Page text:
Grotto Canyon | Canmore Canada

Hiking Grotto Canyon - Canmore Canada Hiking Grotto Canyon

Canmore Canada


RATING: Easy to Moderate Hike
SEASON: Summer, Fall
FLASHFLOOD: High in spring.
The lower open section of Grotto Canyon

The lower open section of Grotto Canyon

One of the more stunning hikes in the Canmore/Banff area, Grotto Canyon, is a hike not to be missed! The hike is challenging enough to be interesting, but still do-able by most groups. The trail meanders up a steep and rocky drainage (Grotto Canyon), passing a pictograph en route to a stunning waterfall. The sheer walls lining the canyon are dramatic and picturesque. You may notice the bolts along the cliffs during the hike. The area is very popular with climbers and has numerous climbs throughout the canyon.

Note: Spring run-off or heavy rain can cause the ordinarily shallow drainage to flood and be dangerous. Stay away during periods of high run-off.
Pictograph in Grotto Canyon

Pictograph in Grotto Canyon

Getting There

From the southeast side of Canmore, take Bow Valley Trail/AB-1A E for 10km. The trailhead is on the left, signed Grotto Pond.

Grotto Canyon Falls

Grotto Canyon Falls

Climbing anchor and spring near the falls.

Climbing anchor and spring near the falls.


Rock Art and Historic Site Etiquette
Rock art and historic sites are fragile, non-renewable cultural resources that, once damaged, can never be replaced. To ensure they are protected, please:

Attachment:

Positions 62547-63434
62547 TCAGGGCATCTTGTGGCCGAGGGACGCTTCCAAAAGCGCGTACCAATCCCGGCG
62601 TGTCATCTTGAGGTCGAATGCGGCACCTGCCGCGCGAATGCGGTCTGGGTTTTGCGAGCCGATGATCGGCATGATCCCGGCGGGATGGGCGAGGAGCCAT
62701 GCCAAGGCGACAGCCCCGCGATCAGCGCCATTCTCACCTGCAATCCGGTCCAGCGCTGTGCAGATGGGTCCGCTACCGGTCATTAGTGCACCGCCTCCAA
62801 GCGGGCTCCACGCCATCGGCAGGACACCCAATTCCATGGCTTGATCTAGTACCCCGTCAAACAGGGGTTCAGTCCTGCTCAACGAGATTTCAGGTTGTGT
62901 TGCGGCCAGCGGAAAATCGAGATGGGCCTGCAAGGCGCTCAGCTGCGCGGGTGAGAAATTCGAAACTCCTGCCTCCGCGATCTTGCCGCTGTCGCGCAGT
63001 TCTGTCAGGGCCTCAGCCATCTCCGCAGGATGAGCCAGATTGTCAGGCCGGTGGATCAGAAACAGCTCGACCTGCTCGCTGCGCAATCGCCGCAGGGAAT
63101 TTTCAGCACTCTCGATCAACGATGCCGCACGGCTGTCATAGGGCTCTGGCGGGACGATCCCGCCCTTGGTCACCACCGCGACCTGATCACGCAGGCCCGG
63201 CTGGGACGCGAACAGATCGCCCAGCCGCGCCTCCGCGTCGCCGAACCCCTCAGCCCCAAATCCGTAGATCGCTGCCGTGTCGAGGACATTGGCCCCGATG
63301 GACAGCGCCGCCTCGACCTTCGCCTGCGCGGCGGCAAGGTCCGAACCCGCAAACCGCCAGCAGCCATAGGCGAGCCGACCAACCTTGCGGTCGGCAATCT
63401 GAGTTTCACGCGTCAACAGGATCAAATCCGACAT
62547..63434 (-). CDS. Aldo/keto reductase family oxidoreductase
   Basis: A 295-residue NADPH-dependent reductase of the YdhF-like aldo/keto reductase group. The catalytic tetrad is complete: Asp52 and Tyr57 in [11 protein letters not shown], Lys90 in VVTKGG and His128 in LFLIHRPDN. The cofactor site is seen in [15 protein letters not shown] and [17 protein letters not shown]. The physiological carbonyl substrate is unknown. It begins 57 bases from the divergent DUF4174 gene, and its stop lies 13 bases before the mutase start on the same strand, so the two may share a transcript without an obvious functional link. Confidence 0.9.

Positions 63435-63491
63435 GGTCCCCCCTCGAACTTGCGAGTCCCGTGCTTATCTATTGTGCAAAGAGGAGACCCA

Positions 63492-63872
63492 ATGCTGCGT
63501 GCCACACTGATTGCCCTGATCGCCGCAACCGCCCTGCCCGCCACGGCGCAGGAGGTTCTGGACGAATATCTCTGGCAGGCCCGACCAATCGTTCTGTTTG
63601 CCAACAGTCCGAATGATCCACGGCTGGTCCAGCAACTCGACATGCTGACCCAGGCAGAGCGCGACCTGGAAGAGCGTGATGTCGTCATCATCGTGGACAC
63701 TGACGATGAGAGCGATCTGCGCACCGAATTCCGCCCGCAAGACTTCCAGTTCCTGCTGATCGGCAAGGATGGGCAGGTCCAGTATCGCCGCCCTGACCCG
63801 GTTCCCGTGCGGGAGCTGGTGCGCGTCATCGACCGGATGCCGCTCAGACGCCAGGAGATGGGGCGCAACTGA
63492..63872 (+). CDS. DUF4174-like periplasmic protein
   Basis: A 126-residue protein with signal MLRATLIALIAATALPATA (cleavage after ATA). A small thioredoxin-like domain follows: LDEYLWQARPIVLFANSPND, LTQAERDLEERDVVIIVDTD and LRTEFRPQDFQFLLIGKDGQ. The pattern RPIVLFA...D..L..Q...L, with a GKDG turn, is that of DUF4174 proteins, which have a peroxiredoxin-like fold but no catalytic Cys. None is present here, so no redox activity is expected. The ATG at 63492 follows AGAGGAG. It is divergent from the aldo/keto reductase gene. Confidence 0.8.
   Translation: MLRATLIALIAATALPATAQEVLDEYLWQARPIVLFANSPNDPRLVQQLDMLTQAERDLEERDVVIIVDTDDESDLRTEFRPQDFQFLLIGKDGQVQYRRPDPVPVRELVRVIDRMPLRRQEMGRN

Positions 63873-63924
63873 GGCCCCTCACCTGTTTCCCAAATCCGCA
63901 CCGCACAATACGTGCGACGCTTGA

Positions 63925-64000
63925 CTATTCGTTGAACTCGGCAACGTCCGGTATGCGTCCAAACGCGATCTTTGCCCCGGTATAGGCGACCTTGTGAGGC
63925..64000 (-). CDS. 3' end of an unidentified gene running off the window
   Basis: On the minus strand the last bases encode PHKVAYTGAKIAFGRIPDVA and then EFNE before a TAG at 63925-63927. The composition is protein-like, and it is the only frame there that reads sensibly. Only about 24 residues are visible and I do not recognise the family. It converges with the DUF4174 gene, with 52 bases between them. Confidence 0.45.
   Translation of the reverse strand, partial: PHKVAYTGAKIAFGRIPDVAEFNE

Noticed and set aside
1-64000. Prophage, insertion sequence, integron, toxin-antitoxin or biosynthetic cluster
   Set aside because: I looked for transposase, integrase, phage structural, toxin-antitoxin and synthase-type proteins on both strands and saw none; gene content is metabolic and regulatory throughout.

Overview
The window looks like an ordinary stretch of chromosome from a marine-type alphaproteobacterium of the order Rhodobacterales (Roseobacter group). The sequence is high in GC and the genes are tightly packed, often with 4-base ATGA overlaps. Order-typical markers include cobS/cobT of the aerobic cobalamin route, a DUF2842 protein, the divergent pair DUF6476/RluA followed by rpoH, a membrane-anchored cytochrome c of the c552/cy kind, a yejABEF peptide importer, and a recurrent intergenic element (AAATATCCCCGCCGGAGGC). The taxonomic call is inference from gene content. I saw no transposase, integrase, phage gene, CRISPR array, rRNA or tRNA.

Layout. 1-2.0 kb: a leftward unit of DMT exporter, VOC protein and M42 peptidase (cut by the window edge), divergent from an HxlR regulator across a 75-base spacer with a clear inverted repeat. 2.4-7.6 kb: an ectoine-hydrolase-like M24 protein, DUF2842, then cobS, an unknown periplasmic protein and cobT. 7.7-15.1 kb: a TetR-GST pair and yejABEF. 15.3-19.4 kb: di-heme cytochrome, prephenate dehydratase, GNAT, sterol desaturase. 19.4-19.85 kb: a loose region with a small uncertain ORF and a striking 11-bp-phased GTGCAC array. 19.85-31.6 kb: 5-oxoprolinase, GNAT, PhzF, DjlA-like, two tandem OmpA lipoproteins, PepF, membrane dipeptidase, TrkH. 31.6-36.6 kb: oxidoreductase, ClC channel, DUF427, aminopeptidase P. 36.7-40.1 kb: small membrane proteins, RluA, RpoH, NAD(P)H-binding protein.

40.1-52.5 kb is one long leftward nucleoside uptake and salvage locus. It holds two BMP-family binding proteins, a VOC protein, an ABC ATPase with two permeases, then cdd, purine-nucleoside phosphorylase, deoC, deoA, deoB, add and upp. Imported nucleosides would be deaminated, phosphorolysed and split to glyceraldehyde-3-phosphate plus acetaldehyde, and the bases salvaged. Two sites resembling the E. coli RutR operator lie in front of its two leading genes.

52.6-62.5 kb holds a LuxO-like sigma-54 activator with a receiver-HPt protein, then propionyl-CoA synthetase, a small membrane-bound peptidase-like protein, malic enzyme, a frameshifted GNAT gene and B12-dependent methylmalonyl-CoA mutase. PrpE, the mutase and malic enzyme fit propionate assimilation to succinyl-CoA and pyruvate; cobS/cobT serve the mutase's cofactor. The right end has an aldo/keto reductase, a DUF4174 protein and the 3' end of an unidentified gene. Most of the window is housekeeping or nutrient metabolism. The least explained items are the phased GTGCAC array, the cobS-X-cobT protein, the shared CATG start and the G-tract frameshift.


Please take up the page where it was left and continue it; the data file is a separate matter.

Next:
• Avoid Touching the Petroglyphs: Look and observe, BUT DO NOT TOUCH!
  • Stay on the Trails: Stay on the most used trails when visiting sites, and don't create new trails or trample vegetation.
  • Photography and Sketching is Allowed: Do not introduce any foreign substance to enhance the carved and pecked images for photographic or drawing purposes. Altering, defacing, or damaging the petroglyphs is against the law -- even if the damage is unintentional.
  • Pets: Keep pets on a leash and clean up after them.
  • Artifacts: If you happen to come across sherds (broken pottery) or lithics (flakes of stone tools), leave them where you see them. Once they are moved or removed, a piece of the past is forever lost.

From the trailhead, the trail heads west under the power line. It crosses a road, then passes the Baymag Mineral Processing Facility. This large facility process magnesite into magnesium oxide. The oxide is used in wastewater treatment, acid neutralization, and other industrial uses. After passing the plant, the reaches Grotto Canyon.

At this point, the canyon is a broad, rocky streambed. Head up the canyon. During high water, a side trail follows the rim of the streambed, but walking in the streambed is generally easier and more scenic.

As you continue up the canyon, it narrows and deepens. The walls become more and more spectacular. When the now narrow canyon makes a fairly sharp bend to the right, then back left, look for a pictograph on the left cliff face.

Just past the pictograph, the canyon reaches a fork. The falls is visible on the right. The base of the falls can be scrambled up to with some caution.

Most return from here, though if time permits, wandering up the left fork is also interesting for about 5 or 10 minutes before it opens broadly and is less interesting.


Printable Maps:

11U 625873mE 5658605mN

N51° 03' 55" W115° 12' 13"

Cross Road

11U 625631mE 5658292mN

N51° 03' 45" W115° 12' 26"

Grotto Canyon

11U 624965mE 5658263mN

N51° 03' 44" W115° 12' 60"


11U 624876mE 5659039mN

N51° 04' 09" W115° 13' 04"


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